As 5G spectrum auctions pick up pace globally, the GSMA raised concerns into some auctions’ design artificially inflating prices, or inefficiently distributing already scarce spectrum resources, which risk harming consumers. Artificially Inflating Prices in 5G Auction Threatens Quality & Affordability of Mobile Services.
Brett Tarnutzer, Head of Spectrum, GSMA said:
“Auctions can and do fail when poorly designed. “We’re seeing a worrying trend of badly run spectrum awards that could seriously impact the potential of 5G before we get started. It’s time for policymakers to work more closely with stakeholders to enable more timely, fair and effective awards.”
5G Auction Threatens Quality & Affordability of Mobile Services
To help governments and regulators guarantee affordable, high-quality mobile connectivity from spectrum awards the GSMA published an ‘Auction Best Practice’ paper. The paper highlights some key concerns from recent 4G and 5G spectrum awards and offers recommendations.
This includes addressing a trend towards governments making decisions that artificially inflate spectrum prices, which risk limiting subsequent network investment and thus harming consumers. These bad decisions include artificially restricting the number of spectrum operators can access, through set-asides or by poorly chosen lot sizes, or by setting high reserve prices.
The paper outlines recommendations including:
- The top priority for spectrum auctions should be to support affordable, high quality mobile services – not to maximise revenues;
- Auctions should not be the only award process considered, as they are not always suitable;
- Assign a sufficiently large amount of spectrum and publish roadmaps to support high quality mobile services. Set-asides for vertical sectors or new entrants may threaten how much operators can access and also risk inflating spectrum prices;
- The auction design should not create unnecessary risk and uncertainty for bidders; and
- Poorly chosen lot sizes or inflexible packages of spectrum lots risk inefficient outcomes.
According to GSMA Intelligence, the socio-economic impact of 5G will be $2.2 trillion over the next 15 years, with key sectors such as manufacturing, utilities and professional/financial services benefiting the most from the new technology. By 2025, 5G is also forecast to account for around 30 per cent of connections in markets such as China and Europe, and around half of the total in the US.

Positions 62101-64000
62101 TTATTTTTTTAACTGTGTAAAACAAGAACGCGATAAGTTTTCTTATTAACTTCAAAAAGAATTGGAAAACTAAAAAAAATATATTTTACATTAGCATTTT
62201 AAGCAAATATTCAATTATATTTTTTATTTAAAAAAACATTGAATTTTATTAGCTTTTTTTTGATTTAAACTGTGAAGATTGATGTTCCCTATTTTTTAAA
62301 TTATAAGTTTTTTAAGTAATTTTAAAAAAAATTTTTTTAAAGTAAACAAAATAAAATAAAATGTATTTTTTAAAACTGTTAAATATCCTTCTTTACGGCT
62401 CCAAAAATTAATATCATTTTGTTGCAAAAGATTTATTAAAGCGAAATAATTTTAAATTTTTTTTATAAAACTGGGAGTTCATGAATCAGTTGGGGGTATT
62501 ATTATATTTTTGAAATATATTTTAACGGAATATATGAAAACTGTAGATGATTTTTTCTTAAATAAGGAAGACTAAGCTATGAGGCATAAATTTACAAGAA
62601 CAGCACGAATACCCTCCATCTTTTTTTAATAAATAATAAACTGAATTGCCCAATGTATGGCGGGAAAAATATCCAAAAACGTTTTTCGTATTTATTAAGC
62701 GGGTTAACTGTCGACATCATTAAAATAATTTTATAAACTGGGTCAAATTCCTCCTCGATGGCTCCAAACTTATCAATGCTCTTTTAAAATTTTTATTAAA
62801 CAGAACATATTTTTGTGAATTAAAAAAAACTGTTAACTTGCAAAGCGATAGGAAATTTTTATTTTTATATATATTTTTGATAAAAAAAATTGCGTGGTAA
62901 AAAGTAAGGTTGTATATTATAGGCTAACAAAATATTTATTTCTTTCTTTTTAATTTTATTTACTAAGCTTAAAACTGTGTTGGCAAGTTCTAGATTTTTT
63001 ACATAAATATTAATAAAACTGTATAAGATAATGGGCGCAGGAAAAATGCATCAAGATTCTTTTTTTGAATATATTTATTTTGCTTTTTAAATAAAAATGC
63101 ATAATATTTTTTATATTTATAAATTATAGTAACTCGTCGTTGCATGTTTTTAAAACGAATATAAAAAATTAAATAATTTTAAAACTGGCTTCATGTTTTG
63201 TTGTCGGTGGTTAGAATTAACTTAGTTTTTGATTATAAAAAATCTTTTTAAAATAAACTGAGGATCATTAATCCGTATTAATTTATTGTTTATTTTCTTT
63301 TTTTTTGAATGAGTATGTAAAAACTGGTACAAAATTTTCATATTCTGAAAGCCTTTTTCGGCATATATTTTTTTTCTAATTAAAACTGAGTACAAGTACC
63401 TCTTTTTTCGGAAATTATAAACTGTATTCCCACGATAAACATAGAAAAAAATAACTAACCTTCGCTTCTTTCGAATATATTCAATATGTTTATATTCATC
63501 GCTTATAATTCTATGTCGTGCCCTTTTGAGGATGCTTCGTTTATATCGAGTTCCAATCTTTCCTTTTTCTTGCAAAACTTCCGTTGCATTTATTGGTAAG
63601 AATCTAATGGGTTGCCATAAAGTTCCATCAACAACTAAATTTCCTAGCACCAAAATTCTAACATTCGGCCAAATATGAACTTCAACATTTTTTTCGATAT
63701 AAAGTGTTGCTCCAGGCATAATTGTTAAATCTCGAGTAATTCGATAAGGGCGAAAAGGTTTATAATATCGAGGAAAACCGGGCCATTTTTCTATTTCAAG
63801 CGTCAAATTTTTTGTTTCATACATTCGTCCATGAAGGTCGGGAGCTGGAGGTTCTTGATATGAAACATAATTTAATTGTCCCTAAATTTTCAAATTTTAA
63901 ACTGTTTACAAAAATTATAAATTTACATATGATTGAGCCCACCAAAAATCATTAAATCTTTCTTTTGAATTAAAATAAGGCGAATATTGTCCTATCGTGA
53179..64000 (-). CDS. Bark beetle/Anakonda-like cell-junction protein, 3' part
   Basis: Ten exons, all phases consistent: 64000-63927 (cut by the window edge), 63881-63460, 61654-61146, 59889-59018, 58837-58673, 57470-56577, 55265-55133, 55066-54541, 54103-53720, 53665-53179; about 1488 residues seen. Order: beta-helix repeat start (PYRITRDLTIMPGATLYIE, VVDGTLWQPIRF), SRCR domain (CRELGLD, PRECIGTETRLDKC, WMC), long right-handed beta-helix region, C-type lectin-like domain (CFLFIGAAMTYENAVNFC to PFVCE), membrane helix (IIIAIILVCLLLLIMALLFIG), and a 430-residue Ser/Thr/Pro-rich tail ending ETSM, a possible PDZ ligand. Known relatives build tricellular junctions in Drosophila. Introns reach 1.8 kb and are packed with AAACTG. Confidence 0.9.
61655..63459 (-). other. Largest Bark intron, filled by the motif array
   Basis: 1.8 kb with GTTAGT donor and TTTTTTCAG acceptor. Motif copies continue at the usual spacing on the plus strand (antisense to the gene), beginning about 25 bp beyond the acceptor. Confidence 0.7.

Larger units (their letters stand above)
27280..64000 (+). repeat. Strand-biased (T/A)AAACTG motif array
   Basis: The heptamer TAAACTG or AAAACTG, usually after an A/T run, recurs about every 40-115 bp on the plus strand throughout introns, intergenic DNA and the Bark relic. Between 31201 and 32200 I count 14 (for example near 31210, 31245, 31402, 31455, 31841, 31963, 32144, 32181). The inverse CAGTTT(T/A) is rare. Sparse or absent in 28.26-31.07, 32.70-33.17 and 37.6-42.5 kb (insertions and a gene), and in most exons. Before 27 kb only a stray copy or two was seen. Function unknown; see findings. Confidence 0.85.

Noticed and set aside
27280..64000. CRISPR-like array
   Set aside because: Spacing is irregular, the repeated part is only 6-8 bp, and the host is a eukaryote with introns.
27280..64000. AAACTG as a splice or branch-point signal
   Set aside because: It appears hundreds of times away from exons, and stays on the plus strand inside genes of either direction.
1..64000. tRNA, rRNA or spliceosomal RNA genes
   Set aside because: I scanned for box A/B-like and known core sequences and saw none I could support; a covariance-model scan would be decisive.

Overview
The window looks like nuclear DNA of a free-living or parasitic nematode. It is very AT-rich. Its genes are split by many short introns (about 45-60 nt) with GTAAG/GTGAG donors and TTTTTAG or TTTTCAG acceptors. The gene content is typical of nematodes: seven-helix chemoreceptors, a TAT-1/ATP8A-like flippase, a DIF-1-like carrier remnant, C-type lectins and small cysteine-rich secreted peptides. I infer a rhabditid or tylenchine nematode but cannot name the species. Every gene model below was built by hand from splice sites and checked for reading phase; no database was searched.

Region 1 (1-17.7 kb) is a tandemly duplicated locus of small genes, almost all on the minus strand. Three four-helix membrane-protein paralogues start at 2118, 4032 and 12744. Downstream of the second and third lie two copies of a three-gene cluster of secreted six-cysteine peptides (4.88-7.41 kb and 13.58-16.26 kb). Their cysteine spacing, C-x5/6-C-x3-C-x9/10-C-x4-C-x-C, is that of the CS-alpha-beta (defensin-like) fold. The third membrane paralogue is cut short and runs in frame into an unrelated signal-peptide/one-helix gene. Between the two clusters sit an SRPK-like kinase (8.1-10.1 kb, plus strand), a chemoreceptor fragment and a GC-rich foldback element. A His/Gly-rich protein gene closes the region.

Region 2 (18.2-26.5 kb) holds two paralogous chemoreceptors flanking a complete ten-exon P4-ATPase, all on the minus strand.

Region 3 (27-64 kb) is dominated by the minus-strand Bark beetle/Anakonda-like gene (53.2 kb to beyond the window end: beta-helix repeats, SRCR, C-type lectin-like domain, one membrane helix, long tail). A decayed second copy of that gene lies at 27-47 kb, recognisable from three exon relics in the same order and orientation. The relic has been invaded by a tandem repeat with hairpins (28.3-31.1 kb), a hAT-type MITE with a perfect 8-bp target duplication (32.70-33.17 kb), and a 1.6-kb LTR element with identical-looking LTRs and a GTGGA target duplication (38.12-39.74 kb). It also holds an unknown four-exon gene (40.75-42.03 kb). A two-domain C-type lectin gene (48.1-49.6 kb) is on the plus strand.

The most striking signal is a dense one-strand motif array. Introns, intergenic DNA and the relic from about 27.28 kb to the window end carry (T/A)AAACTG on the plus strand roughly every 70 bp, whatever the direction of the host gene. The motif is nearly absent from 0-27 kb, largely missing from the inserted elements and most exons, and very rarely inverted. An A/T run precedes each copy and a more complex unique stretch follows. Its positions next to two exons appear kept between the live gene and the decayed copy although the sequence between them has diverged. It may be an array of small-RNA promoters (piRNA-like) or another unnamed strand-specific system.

Timely, fair and effective spectrum awards are key to delivering the full potential of 5G. Early movers include Finland, Italy, Spain, South Korea, United Arab Emirates, and the United Kingdom who became amongst the first to award 5G spectrum last year. The number of countries who have assigned vital 5G spectrum is rapidly increasing this year, with Austria, Canada, Denmark, Germany, Hong Kong, Japan, Saudi Arabia, Switzerland and the USA already completing awards. More than 10 countries have announced further plans to assign spectrum in 2019 including France, India, Mexico, Greece, and Romania.
“This is crucial time in the development of 5G,” added Tarnutzer. “Spectrum is essential to fuel for mobile networks and its ineffective use will only lead to bad consequences for consumers. The most important objective of awarding frequencies should not be about making the most money, but rather about ensuring consumers benefit from the best mobile connectivity.”
The report further states that auctions have become the dominant mobile spectrum assignment mechanism over the past three decades. They were designed to provide a transparent, impartial and legally robust means of assigning spectrum to those who will use it most efficiently to support competitive, high-quality mobile services. Alternative approaches like administrative awards and lotteries have generally proved less able to assign spectrum in an efficient, impartial and legally robust way.
However, the benefits of auctions can be lost when they are not properly planned. Some have failed to assign spectrum despite it being in demand, while others have been contested for artificially inflating prices, which risk harm to consumers. Some have led to claims they are biased in favor of some operators, or for not preventing strategic behavior, leading to inefficient spectrum distribution. This means effective auction design has become vital to delivering the best possible mobile services.